An aerial, zenith view of a reservoir in the northeast of the Iberian Peninsula. Mediano, August 2023. Jordi Jon Pardo.

The Water of Climate Change

9 February, 2024

In the shadow of an unprecedented drought, we are cast into a tale as ancient as the seas, where humanity’s struggle with the whims of nature unfolds anew. Samuel Taylor Coleridge, through ‘The Rime of the Ancient Mariner,’ poeticizes the water’s cruel paradox: an expanse of sea that offers no reprieve from thirst. This image of mariners adrift, ensnared by water yet perishing from lack of it, resembles the irony facing our modern places.

The city of Barcelona has become a critical case study for water management challenges in southern Europe. As the province contends today with reservoirs at alarmingly low levels, authorities have imposed stringent water consumption limits and are considering far-reaching measures such as importing water by ship. Such drastic scenarios have catalyzed innovative responses such as desalination and water purification, underscoring the need for sustainable water usage and the importance of collective action in addressing the pressing issue of the absence of rain and fresh water.

Barcelona’s plight with drought conditions is symptomatic of a broader climate reality that Southern Europe is expected to endure, with the Mediterranean region warming faster than many other parts of the world. These conditions necessitate vigilant management of water resources and highlight the significance of reevaluating agricultural practices that currently consume the lion’s share of water resources.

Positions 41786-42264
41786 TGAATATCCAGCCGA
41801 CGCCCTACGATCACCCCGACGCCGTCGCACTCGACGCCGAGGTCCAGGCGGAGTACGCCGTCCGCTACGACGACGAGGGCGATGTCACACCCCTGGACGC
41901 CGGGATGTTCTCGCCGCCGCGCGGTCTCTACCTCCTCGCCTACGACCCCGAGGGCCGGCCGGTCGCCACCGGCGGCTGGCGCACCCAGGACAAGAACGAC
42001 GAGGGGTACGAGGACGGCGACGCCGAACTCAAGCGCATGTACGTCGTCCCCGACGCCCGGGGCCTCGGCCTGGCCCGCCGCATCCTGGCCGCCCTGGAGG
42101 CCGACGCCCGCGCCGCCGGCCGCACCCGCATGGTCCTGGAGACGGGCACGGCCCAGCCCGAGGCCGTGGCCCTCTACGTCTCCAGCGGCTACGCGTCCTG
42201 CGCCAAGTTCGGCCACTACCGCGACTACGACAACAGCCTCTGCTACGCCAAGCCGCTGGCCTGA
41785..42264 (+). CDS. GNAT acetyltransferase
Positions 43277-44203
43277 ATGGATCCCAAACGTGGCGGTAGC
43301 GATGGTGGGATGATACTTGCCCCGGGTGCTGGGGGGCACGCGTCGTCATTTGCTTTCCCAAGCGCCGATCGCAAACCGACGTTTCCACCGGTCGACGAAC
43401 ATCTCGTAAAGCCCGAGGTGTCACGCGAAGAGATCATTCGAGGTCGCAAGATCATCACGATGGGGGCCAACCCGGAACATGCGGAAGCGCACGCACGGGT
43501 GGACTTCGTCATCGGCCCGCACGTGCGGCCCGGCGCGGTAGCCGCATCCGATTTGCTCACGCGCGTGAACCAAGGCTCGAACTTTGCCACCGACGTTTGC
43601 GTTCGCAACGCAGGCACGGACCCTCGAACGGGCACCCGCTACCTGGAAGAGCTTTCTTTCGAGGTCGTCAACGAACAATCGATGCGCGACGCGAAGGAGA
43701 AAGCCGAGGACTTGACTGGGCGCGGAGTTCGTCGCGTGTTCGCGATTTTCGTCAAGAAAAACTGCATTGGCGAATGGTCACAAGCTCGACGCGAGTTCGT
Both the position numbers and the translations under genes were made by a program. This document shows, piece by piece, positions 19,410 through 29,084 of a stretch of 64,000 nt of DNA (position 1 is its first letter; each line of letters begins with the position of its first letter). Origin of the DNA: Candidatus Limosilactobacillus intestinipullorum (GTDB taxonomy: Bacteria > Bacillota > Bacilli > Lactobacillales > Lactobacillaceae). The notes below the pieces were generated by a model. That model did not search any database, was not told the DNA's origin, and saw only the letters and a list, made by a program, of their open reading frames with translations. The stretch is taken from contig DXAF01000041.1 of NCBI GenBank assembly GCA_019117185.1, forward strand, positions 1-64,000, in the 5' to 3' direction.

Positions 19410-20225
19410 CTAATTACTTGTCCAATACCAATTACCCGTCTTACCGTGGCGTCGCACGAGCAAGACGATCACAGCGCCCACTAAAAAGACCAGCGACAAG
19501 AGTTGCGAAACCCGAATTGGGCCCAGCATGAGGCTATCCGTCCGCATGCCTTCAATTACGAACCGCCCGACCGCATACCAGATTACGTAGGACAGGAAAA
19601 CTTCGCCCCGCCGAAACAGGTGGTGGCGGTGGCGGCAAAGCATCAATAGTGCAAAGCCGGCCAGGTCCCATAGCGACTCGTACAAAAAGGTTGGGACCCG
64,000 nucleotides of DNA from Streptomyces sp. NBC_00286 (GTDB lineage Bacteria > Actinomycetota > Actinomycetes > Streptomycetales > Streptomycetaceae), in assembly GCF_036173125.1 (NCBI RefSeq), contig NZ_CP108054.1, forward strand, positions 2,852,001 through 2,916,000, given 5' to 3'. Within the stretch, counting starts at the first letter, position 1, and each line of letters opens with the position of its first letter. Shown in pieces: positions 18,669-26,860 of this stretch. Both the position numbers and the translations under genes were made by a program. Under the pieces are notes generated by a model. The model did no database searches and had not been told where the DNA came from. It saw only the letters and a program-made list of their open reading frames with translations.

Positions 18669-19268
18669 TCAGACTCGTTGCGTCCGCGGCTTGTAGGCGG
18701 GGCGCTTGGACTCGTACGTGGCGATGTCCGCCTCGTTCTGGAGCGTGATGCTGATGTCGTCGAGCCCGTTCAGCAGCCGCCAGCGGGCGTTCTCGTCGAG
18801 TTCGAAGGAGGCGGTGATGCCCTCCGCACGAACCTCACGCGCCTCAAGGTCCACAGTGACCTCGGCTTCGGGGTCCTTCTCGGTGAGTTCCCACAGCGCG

Hotels in Barcelona have started initiatives like the “four-minute shower challenge” to conserve water, while agricultural irrigation faces cuts by 80%. These measures illustrate the severity of the situation and the critical need for both short-term and long-term strategies to ensure water security.

This water crisis in Barcelona presents a poignant backdrop for reflections on the modern challenges of water scarcity and the extensive measures being taken to secure this vital resource.


Future of Water: Our Approach to it

At MÓN, we delve into the ecological and human considerations and their intersection with the issue of desertification. Grandiose solutions such as the desalination processes of up to seven cubic hectometers to tackle the summer if the rains fail (seven billion liters) and the transportation of these volumes in industrial maritime vessels… all within the current context of climate change.

This narrative touches upon the monumental scale of human ingenuity and resourcefulness in the face of environmental crises. The stark contrast between ancient, nature-driven hydrological cycles and modern, industrial-scale solutions offers a rich ground for discussion. Barcelona’s reliance on such vast quantities of desalinated water reflects a broader global struggle where the ingenuity of solutions must match the enormity of the challenges posed by climate change.

Such considerations open up critical dialogues about sustainability, the impact of human intervention on natural water cycles, and the balancing act between immediate needs and long-term environmental stewardship. The story of Barcelona’s water crisis is a microcosm of a world grappling with the realities of climate change, where each drop of water is becoming as precious as the efforts to conserve it.

Barcelona's tram lines are drying out due to water restrictions amid drought. Barcelona, February 2024. Jordi Jon Pardo.